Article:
But the future still looked difficult for Chase, who began looking at electric wheelchairs as medics still didn’t believe he would be able to walk.
He said: “When I got to Magee, we started looking at electric wheelchairs, and eventually bought a manual one because I felt like I was going to get better. I knew I would.”
Each day Chase would try to lift his leg and was aided by a vector machine – a harness that strapped him to the ceiling – where he would either try to move his legs or have a physiotherapist move his legs to remind the body of what it’s like to walk.
Physiotherapists told him his recovery was remarkable, he said, and by the end of February he was able to walk a couple of steps unaided for the first time.
He started practising steps each day from that point on in a bid to climb up the 72 steps made famous from the Rocky films, and on March 20 he made it up.
Chase said: “It was 72 steps. I walked up all of them and it was the most incredible experience of my life.
“My physiotherapists were all pretty mind blown. They said it was incredibly rare for someone to recover this way.
“When I got to the top, I felt like I had completed a challenge everyone thought was impossible except for me.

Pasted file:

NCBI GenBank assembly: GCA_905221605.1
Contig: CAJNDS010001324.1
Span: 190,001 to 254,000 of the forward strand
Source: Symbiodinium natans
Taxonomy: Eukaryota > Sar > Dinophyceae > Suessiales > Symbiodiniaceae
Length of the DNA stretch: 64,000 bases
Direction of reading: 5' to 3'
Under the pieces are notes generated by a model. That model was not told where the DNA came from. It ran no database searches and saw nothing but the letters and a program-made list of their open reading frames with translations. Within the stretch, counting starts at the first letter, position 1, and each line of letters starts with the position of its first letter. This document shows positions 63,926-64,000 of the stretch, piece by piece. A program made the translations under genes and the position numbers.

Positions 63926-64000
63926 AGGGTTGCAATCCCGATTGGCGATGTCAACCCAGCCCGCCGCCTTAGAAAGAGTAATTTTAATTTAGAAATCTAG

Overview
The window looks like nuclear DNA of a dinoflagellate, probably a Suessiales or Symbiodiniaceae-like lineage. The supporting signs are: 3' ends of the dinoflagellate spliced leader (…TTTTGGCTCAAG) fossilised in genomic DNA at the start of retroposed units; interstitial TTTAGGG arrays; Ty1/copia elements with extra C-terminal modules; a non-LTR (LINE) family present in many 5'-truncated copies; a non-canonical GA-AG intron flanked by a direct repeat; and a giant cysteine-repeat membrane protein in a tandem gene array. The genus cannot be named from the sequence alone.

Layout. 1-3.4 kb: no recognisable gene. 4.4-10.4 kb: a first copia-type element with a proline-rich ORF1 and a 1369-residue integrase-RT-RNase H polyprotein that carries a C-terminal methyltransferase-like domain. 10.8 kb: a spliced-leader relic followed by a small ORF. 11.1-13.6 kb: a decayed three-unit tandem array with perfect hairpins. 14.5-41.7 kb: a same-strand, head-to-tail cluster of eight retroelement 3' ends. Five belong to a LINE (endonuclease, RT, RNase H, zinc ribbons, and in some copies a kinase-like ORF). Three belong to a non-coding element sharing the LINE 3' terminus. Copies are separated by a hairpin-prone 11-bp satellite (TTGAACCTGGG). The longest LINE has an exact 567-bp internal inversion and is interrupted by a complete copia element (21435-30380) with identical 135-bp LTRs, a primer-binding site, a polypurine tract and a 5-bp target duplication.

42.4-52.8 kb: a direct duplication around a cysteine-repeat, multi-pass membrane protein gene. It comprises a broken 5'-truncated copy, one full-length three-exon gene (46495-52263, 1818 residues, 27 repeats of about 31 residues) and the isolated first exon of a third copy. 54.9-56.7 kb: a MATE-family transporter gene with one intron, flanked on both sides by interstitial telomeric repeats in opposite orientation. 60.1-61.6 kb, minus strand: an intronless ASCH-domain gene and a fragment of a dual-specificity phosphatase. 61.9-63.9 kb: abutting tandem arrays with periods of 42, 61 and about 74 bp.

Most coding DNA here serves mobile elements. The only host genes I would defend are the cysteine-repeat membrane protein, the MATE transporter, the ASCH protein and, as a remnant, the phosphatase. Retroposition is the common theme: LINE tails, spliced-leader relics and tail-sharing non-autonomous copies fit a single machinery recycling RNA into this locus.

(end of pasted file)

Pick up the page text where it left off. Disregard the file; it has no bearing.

“But I knew in my heart I was going to be able to do it.”
Posting his recovery on TikTok, where he has amassed 350K followers, Chase’s funny approach to his tragic situation went viral amassing millions of views and even catching the attention of Sylvester Stallone himself.
His videos made it to various social media channels, eventually being seen by Arnold Schwarzenegger who then showed his mate Sylvester the video.
An impressed Sylvester posted on Instagram: “This young man sprit is incredible! This is a real life Rocky…Keep punching and running!”
And in April 2021, after returning to Los Angeles, Chase was able to complete his final goal – kick his best pal Dan Sipher, 26, a real estate agent, in the testicles.
Chase said: “My friend had joked that I needed to get well so I could kick him in the balls, but I don’t think he expected me to recover so quickly.”
Chase continued attending rehab until November 2021 when he returned to work, but he has since quit his job as he realised that sitting down for nine hours a day was limiting his progress.
After going to the Coachella music festival in California in April 2022, where he took 20,000 steps to cover a staggering seven miles each day, he realised he could still achieve more.
And he has now set his sights on jogging and then running a 5k race.
He said: “I have been walking five miles a day and I’m improving every day and my walk is almost perfect.
“Most people can’t even tell from my walk that I went through this.
“I am grateful every day of all the progress, and I feel so lucky.”
He added: “This journey has been incredibly difficult, but I know my story has reached a lot of people and I feel grateful that I have been able to help many people in similar situations.
“My goal today is to be able to jog. I can manage around 30 feet before I get a muscle spasm.
“I want to eventually run a 5k.”
You can follow Chase’s journey on TikTok @chasegetsbetter or Instagram @chaseunfiltered.